January 08, 2020
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Greater back, leg pain relief seen with closed-loop spinal cord stimulation

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Lawrence Poree

According to study results, evoked compound action potential-controlled closed-loop spinal cord stimulation compared with fixed-output, open-loop spinal cord stimulation offered significantly greater and more meaningful pain relief at 12 months in patients with chronic, intractable back and leg pain.

“The results of the U.S. Evoke pivotal trial published in the top neurology journal, The Lancet Neurology, are truly a game-changer for the field, as they show how this promising new type of therapy may benefit patients suffering with chronic pain,” Lawrence Poree, MD, MPH, PhD, director of the neuromodulation service in the division of pain medicine at University of California, San Francisco and the senior author of the study, told Healio/Orthopedics. “Evoke is designed to enable an interactive, mechanism-based, individualized therapy utilizing an objective outcome measure. Overall the study shows the advantage of closed-loop spinal cord stimulation, demonstrating robust, long-term evidence of outcomes in the treatment of overall pain — and not just a segment of pain —with high responder rates of more than 50% of patients achieving over 80% pain relief.”

At 13 specialist clinics, academic centers and hospitals, investigators performed a double-blind, randomized controlled trial of 134 patients with chronic, intractable back and leg pain who were on pain medication. Patients also had no prior experience with spinal cord stimulation. There were 67 patients who were assigned to receive evoked compound action potential-controlled closed-loop spinal cord stimulation and the other 67 patients received fixed-output, open-loop spinal cord stimulation. The proportion of patients with a 50% decrease or greater in the overall back pain and leg pain without an increase in pain medications was the primary study outcome. Investigators tested noninferiority and superiority in 125 intention-to-treat patients at 3 months after permanent implant and in 118 patients at 12 months after permanent implant.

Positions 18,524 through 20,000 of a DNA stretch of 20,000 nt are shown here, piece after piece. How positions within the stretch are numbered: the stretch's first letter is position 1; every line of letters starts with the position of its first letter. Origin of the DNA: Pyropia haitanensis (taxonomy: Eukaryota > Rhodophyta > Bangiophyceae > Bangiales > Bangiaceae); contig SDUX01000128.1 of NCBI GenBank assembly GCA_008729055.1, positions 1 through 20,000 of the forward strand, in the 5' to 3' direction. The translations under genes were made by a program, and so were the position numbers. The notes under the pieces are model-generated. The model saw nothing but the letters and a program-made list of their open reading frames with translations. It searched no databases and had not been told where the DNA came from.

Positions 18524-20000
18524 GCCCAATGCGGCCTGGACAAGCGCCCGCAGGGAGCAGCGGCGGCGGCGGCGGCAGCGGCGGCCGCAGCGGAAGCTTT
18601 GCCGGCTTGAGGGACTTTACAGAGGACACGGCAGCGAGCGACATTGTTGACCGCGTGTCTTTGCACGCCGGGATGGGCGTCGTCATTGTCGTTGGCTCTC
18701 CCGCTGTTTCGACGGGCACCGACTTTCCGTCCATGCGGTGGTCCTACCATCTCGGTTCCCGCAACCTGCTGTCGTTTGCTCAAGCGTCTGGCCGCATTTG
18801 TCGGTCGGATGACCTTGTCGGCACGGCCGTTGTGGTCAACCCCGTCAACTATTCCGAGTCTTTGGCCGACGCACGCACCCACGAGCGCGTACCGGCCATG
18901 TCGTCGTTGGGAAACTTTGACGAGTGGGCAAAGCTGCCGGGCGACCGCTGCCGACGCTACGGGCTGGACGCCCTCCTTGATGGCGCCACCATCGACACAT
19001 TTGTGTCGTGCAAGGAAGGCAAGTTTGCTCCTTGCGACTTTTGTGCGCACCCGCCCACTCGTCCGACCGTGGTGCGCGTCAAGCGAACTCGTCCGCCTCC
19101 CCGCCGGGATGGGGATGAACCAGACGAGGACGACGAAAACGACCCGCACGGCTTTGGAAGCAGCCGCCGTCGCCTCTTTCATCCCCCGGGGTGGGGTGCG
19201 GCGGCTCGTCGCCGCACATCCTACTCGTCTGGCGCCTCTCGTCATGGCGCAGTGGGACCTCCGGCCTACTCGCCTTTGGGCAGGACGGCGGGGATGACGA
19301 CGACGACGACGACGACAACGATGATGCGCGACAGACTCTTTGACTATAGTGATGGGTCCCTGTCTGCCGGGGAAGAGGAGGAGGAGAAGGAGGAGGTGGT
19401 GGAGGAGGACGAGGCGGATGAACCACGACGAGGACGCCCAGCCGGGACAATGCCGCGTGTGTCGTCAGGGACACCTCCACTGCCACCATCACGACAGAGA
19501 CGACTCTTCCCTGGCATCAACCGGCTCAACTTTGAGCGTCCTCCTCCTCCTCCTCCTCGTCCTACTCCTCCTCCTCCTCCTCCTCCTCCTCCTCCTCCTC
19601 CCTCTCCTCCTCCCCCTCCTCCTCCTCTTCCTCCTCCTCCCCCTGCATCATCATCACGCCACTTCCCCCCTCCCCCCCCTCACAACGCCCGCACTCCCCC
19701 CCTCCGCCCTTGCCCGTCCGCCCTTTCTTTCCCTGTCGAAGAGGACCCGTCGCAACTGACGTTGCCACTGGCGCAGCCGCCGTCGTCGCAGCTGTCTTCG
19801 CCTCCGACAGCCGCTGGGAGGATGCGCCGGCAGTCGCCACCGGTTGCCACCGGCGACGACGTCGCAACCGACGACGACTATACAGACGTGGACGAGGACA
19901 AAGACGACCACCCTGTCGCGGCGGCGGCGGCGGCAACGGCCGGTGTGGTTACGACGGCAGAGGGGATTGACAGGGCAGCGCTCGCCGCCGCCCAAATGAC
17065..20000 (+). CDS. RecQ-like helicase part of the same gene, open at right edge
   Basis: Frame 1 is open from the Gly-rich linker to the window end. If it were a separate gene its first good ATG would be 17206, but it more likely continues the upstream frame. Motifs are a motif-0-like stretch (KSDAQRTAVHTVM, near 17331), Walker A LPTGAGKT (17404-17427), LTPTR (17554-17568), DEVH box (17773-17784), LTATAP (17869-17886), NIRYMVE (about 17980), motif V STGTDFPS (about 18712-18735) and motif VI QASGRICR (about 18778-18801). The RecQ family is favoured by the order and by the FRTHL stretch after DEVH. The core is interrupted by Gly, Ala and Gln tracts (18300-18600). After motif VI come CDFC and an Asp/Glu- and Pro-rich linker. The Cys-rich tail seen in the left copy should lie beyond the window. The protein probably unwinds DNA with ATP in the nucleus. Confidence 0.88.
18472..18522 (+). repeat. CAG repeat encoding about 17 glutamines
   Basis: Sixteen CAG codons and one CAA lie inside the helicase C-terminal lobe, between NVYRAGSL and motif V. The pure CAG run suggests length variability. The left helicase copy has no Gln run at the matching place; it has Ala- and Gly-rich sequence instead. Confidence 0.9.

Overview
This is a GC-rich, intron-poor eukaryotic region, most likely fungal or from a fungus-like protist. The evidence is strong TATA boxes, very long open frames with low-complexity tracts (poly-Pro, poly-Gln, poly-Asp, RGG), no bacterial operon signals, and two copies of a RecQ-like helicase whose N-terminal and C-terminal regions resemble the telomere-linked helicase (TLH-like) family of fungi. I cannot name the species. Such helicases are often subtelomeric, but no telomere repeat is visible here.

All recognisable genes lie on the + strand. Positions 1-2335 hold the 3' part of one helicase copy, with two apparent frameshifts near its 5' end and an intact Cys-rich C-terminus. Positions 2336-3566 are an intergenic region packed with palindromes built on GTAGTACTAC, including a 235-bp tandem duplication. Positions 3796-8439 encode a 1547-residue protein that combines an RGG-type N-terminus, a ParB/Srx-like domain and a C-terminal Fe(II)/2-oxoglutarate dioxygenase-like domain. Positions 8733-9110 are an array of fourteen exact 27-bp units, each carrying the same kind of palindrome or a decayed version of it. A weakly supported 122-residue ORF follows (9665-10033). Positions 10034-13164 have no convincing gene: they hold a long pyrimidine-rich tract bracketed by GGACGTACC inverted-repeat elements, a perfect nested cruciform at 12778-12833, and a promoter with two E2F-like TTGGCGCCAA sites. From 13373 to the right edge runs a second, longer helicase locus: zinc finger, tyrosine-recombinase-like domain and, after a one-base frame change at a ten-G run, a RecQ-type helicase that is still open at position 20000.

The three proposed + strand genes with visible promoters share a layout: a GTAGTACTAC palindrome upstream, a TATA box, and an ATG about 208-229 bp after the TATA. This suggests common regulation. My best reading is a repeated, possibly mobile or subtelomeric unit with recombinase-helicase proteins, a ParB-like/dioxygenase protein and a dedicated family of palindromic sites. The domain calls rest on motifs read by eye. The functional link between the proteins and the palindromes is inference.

Results showed more patients in the closed-loop spinal cord stimulation group achieved the primary outcome vs. the open-loop group (82.3% vs. 60.3%) at 3 months and at 12 months (81.3% vs. 61%).

According to researchers, there was no difference seen among the treatment groups with regard to safety profiles. Investigators noted the most frequently seen adverse events included lead migration, implantable pulse-generator pocket pain and muscle spasm or cramp.

“In addition, this double-blind randomized control trial confirms the open label Australian Avalon study, again demonstrating that that the spinal cord response to stimulation can be successfully measured and used to adjust stimulation to maintain spinal cord activation within the patient-specific therapeutic window,” Poree said. “This controlled level of spinal cord activation provided by closed-loop technology was associated with increased pain relief and positive clinical outcomes in the study.”  – by Monica Jaramillo

 

Disclosures: The researchers report no relevant financial disclosures.